ThinkWeek is a long-standing tradition at Microsoft, offering employees the opportunity to engage in meaningful, cross-company dialogue with executives and the ThinkWeek community around topics that impact the future of the company. It is grounded in the premise that open and uncensored conversation, built from diverse ideas and perspectives, is the catalyst for change and transformational innovation.
ThinkWeek content covers diverse perspectives and topics, and is used to drive dialogue around culture, best practices, new concepts, technology and business strategy. Though ThinkWeek papers are available only to full-time Microsoft employees, the following papers have been edited for viewing outside of Microsoft.
My Generation – Employee Engagement Across Four Distinct Generations at Microsoft
Authors: Prem Kumar, Bennett Hornbostel, & Ross Smith
For perhaps the first time in recorded history, labor markets in the 21st century are comprised of members of four generations. This situation presents very real challenges – and opportunities - to organizations and how they address issues of talent engagement, leadership development and people management.
Online Experimentation at Microsoft
Authors: Ronny Kohavi, Roger Longbotham, Juan Lavista Ferres, Brian Frasca, Randy Henne, Tamir Melamed, Thomas Crook
The Experimentation Platform (ExP) was built to accelerate innovation through trustworthy experimentation.
The Future of the App
Authors: Alan Bush & Tricia Mayer
Customer relationships are moving online. This shift is leading companies to adopt a new kind of business strategy based in contextual interpretation of data. To execute such strategies, companies will adopt a new kind of application architecture. Companies should assess their position relative to these trends, and shape their plans for customer relationship management and information technology architectures accordingly.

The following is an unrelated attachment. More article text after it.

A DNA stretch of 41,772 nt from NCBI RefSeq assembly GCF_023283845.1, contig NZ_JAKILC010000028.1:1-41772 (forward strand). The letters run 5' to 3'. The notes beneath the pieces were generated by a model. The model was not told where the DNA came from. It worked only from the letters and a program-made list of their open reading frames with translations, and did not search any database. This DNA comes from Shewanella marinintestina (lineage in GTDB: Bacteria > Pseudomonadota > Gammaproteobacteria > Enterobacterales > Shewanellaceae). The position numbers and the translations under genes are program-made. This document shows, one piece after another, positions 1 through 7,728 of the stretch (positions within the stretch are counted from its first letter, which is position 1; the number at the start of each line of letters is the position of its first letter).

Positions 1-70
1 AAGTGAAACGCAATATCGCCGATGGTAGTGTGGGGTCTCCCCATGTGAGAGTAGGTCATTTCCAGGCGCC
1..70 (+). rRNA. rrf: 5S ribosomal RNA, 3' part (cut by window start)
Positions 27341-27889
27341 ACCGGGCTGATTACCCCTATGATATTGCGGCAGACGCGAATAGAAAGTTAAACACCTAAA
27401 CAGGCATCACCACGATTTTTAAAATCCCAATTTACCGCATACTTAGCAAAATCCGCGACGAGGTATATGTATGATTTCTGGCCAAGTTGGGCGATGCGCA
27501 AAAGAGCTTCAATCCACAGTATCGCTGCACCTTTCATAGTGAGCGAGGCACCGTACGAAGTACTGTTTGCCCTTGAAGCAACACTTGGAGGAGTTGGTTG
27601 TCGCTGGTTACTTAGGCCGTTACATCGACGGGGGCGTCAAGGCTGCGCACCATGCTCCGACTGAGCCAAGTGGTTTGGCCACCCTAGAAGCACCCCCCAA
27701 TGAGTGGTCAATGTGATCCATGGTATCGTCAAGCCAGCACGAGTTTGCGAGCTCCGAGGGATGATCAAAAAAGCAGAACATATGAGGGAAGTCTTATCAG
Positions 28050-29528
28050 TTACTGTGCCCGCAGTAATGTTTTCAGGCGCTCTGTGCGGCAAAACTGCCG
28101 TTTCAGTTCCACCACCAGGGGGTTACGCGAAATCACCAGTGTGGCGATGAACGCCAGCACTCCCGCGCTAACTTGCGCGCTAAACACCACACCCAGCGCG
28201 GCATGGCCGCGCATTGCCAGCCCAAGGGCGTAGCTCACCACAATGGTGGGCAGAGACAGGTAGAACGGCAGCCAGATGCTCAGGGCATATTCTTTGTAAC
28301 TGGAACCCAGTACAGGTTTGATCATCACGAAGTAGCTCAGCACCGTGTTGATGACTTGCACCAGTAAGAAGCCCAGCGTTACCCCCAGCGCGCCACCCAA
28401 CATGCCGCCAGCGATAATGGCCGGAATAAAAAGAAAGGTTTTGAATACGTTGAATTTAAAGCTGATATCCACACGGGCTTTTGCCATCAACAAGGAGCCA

ByteWISE - Changing Mindsets to Promote Women In Software Engineering
Author: Shilpa Ranganathan
There is gender diversity in life, but not always in the workplace. This paper describes the ByteWISE initiative formed by women in the Lync Test team and its goal of supporting Women In Software Engineering, changing mindsets and increasing gender diversity to mitigate groupthink and stimulate creativity and innovation
Author: Yoav Intrator
This paper lays out a vision of a new kind of social platform that in addition to mining traditional interest-based communities also mines online sources to look for significant events. The platform would efficiently monitor, memorialize, mine, and monetize temporal occurrences of any kind, such as sporting events, concerts, political rallies, sales, corporate action, centennials, celebrity deaths and births, disasters, and more. The platform would then invite people to form dynamic online communities based on those events. We call these ad hoc, event-driven communities Social Edens. The platform would continuously provide Social Eden members with stimulating, relevant content and tools that match their interests. A provider of such service could commercialize the Social Edens with community-targeted services or mine their content for other collaboration services that no one yet envisions.